The development of management guidelines for school social work in the Western Cape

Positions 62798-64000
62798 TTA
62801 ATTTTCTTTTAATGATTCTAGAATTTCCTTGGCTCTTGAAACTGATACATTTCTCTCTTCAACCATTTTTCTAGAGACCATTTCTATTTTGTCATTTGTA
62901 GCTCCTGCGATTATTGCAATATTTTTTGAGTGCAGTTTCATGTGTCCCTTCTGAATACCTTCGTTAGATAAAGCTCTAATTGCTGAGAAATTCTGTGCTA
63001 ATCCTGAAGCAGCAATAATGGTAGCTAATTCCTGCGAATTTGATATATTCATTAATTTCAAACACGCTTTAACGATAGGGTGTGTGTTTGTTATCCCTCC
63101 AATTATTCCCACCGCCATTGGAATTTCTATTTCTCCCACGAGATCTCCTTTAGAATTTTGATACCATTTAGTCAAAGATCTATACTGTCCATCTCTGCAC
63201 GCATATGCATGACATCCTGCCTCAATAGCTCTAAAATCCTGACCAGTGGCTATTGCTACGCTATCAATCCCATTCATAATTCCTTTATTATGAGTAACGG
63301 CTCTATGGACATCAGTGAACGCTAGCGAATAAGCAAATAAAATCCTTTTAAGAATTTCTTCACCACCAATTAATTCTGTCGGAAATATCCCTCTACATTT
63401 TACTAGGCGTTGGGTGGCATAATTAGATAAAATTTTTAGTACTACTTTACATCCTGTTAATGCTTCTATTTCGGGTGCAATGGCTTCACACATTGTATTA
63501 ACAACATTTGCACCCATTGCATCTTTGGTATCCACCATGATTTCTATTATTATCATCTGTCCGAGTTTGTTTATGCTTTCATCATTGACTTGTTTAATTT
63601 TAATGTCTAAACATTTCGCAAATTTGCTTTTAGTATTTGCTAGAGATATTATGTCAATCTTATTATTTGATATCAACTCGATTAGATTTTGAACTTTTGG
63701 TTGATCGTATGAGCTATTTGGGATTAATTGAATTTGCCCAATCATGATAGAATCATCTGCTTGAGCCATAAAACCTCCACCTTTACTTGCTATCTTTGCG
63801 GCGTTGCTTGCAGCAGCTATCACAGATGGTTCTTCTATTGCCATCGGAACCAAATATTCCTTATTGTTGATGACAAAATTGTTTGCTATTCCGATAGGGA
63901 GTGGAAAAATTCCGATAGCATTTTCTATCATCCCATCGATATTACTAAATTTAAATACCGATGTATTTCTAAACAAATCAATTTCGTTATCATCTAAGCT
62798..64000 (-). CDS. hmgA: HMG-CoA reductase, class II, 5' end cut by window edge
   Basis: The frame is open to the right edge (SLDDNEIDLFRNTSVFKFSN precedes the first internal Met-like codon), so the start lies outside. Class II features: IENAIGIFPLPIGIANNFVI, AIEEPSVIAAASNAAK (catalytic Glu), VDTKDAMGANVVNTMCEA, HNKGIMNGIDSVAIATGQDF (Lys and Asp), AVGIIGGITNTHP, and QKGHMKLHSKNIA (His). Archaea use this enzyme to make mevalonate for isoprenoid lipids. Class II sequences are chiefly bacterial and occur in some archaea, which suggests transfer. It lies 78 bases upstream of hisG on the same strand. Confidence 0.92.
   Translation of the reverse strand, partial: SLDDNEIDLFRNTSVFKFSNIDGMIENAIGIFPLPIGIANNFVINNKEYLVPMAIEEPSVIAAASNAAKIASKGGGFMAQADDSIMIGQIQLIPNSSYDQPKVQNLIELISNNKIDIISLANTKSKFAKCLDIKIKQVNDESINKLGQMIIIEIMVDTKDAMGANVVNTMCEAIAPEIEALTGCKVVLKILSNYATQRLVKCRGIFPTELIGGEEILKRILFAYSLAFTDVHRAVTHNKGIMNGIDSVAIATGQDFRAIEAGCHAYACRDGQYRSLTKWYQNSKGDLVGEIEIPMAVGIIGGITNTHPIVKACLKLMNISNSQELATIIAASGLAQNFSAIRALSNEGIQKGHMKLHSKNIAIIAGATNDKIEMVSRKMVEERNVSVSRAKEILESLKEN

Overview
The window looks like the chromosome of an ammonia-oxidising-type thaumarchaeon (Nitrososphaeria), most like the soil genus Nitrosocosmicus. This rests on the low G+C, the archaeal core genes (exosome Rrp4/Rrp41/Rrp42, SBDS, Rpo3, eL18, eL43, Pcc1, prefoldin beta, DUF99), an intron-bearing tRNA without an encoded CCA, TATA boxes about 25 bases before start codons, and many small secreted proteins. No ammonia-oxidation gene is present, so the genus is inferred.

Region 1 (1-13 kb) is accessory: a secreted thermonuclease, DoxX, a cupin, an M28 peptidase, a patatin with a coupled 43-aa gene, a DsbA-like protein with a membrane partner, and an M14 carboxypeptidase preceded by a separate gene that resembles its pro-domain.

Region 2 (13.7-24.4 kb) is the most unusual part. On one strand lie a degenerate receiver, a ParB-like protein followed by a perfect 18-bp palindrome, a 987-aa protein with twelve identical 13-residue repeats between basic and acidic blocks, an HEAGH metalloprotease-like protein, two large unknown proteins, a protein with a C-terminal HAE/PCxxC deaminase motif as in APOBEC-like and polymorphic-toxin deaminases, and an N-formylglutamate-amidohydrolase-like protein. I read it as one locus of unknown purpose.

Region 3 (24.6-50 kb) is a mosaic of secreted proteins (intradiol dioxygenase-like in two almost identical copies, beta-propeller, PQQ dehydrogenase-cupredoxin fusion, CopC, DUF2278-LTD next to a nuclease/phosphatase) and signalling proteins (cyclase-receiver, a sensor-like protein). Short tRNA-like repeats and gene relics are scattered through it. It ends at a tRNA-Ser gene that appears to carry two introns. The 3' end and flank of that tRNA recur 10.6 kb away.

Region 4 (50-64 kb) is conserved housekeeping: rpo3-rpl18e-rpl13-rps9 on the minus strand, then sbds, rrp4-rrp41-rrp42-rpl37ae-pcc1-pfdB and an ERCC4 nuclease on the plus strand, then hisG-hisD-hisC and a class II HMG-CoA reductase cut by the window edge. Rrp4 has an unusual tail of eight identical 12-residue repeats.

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The significant increase of social problems experienced by youth such as, teenage pregnancy, child abuse, child sexual offenses, substance abuse and violence impacted adversely on optimal development including learning, retention and throughput within the school context. These social and psychological barriers to learning are commonly addressed by social workers in the course of their work with individuals, families and communities. Therefore it was a natural progression to consider the appointment of social workers in the Western Cape Education System to address the challenges presented by these problems. The practice of school social work has subsequently become essential within the Department of Education. Service delivery in the Western Cape Education Department is centralized and school social workers fall under the auspices of circuit teams with school psychologists, learning support advisors, curriculum advisors and other education officials. This multidisciplinary team is managed by circuit team managers who do not necessarily have training in the disciplines of the respective professionals in their team. This system is called the matrix management system and implies a dual management approach in which health professionals e.g. school social workers, also report to the Head of Specialized Learner and Educator Support (HSLES). The dual or matrix management of school social workers includes a circuit team manager and an “acting senior school social worker.” This study focused on assessing the realities of school social workers being managed under this system and sought to develop guidelines for the management of school social workers. To this end, the present study was conceptualized as Intervention Research within a modified Design and Development model. This form of applied research is used to design and develop interventions to improve social problems using participatory methods. The modification entailed four phases where each phase consisted of operational steps. The first phase focused on project planning that included problem analysis and information gathering as operational steps. This phase aimed to formulate the core problem or focus of the research through rigorous contextualization within the current body of literature on School Social Work and empirical validation using key informants including school social workers. Subsequently document analysis of literature and policies; as well as thematic analysis of interviews and focus groups were conducted. The results informed the core problem or focus for the research. The resultant finding was that dual management impacted negatively on staff morale, professional development, coordination of services, effective service delivery and more broadly posed ethical dilemmas where practices were not aligned to statutory requirements and policy prescriptions of the South Africa Council of Social Workers. The second phase, Design and development, focused on developing a set of management guidelines that would address the problems reported in the experiences of school social workers, specifically related to the dual or matrix management. During this phase data collection included a survey of SSWs, and interviews to inform the management guidelines along with the findings from Phase one. The third phase, Development and Evaluation, focused on testing the proposed guidelines for feasibility and relevance to the problems encountered in a focus group with SSWs. The core findings suggested that SSWs welcomed the statutory base for their work or scope and the explicit recommendations for line management. The participants also responded favorably to the intention, content and recommendations included in the draft guidelines. Clear recommendations were made that were incorporated into a revision of the management guidelines. The evaluation was participatory and resulted in valuable feedback that refined and modified the management guidelines for school social workers. The fourth phase, Dissemination, focused on presenting the iterative process of the research and how the core findings in each phase culminated in the management guidelines. For the purposes of the thesis, dissemination entails the formalized presentation of the development and evaluation process of the guidelines in the form of a doctoral dissertation. Appropriate summative comments are made with clear recommendations for the possible adoption of the guidelines in practice that would enable advanced evaluation in field testing.
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